J.C. Penney Faces Questions With Latest Management Change


J.C. Penney has seen a lot of upheaval of late.  Not only with a new marketing plan, but also a major renovation of its pricing system, which, according to reports by Time, has resulted in months of subpar sales and widespread confusion among customers.   

Now it looks like the internal communications department has an even bigger problem on its hands.

Within the last year, J.C. Penney has seen considerable changes in management. In November, the company brought Ron Johnson on to the team as the CEO. Soon after assuming that role, Johnson hired Michael Francis as president. Now, less than eight months later, J.C. Penney has announced that Francis will no longer be with the company. 

How should J.C. Penney’s internal communicators handle this issue? What is the message they should convey and how should they communicate it to the public?

Andrew Goldberg, EVP of Makovsky + Company, says that the message internal communicators at J.C. Penney should convey is that, “quick leadership changes needed to be made in order to simplify and speed up the execution of a strong marketing and pricing plan.” Goldberg believes that they should also make a point to explain that as a result of this change, top management will be more cohesive and focused on successfully executing its value strategy. It is critical that this message is communicated to the sales force and employees, as well as the investors and analysts.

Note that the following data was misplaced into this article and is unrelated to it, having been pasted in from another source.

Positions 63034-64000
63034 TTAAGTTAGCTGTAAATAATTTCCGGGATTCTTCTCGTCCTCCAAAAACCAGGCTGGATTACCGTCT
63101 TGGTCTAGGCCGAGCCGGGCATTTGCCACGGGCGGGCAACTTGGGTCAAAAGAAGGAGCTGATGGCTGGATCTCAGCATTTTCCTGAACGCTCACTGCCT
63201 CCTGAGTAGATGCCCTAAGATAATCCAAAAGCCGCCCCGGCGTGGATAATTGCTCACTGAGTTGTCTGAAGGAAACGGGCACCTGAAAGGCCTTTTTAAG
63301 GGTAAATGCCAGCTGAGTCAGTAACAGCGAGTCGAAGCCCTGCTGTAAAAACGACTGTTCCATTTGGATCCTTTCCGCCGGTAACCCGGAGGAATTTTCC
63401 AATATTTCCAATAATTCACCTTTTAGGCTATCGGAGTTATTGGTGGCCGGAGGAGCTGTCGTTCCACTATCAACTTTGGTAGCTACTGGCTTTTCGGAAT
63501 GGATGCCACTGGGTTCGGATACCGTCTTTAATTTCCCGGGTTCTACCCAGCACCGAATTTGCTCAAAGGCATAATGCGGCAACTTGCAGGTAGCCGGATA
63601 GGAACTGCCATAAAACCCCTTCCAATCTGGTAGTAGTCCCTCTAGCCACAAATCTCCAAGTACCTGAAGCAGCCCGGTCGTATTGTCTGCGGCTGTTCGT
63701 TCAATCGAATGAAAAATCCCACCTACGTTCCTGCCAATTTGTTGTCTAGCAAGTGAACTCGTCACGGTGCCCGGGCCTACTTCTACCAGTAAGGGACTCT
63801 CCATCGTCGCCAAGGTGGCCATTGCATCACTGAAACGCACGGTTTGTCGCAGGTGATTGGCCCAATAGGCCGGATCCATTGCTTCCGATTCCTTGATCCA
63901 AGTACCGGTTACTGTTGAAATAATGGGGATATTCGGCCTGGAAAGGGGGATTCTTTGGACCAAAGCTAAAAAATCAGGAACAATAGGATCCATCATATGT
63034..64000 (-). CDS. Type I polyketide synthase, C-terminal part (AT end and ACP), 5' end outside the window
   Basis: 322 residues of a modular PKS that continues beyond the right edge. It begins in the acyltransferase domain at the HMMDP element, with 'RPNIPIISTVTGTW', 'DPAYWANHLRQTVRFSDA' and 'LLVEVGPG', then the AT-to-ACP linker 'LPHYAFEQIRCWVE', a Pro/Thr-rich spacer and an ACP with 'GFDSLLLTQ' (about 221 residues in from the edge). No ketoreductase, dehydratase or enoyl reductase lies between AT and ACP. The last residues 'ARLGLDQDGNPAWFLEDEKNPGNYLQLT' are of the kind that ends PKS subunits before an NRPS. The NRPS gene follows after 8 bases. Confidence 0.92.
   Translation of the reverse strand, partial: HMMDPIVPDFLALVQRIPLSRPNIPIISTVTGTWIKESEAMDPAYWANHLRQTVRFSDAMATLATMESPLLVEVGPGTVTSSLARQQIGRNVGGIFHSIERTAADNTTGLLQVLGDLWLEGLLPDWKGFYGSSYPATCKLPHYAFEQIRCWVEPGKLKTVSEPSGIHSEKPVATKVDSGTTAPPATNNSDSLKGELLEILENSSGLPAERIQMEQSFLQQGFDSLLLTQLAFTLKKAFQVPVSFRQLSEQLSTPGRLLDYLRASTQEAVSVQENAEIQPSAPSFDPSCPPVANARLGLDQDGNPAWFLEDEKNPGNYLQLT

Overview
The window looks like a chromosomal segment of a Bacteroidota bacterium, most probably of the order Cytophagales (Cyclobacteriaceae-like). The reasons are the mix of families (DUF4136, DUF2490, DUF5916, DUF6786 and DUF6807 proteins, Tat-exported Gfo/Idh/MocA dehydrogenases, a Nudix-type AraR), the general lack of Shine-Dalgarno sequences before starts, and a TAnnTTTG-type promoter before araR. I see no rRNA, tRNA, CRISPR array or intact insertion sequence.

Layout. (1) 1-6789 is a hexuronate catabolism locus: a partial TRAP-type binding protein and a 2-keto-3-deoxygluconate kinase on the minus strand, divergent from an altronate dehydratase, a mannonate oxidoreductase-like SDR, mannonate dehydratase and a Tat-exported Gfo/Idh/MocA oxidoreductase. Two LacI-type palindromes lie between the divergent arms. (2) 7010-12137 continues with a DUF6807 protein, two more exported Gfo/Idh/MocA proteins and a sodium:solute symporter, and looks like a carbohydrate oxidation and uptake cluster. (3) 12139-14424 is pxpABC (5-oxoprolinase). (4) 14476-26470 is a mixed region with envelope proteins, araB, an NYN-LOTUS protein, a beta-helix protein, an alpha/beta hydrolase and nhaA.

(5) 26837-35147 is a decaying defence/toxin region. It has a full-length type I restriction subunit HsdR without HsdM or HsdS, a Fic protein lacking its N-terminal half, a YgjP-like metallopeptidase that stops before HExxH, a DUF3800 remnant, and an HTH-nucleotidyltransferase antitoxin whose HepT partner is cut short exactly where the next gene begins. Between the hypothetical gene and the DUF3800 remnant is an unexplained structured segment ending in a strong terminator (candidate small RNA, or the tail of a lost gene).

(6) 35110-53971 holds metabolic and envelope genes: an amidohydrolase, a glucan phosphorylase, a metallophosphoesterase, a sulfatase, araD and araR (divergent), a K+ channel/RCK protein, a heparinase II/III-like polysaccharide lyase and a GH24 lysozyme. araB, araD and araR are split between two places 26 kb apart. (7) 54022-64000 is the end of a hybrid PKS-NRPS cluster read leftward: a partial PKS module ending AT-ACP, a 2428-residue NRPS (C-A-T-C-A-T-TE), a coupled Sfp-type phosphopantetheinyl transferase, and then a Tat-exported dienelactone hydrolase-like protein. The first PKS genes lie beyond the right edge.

Brenda C. Siler, director and founder of Best Communication Strategies, has provided some pointers for the internal communicators at J.C. Penney.

Assemble a Team: This team should be assembled from the existing staff and should be in charge of managing the strategy around this company change in management issue.

Ensure Transparency: It is imperative that when working with the existing senior staff the team ensures transparency. This will maintain employee moral and confidence.

Management-to-Staff Tactics: Manage video conferences, small group dialogues, etc. Focus on a range of issues. For each tactic executed, be sure there are well developed “what if?” scenarios. This will help reassure employees that the turnaround plan and strategy is going to be effective.

 




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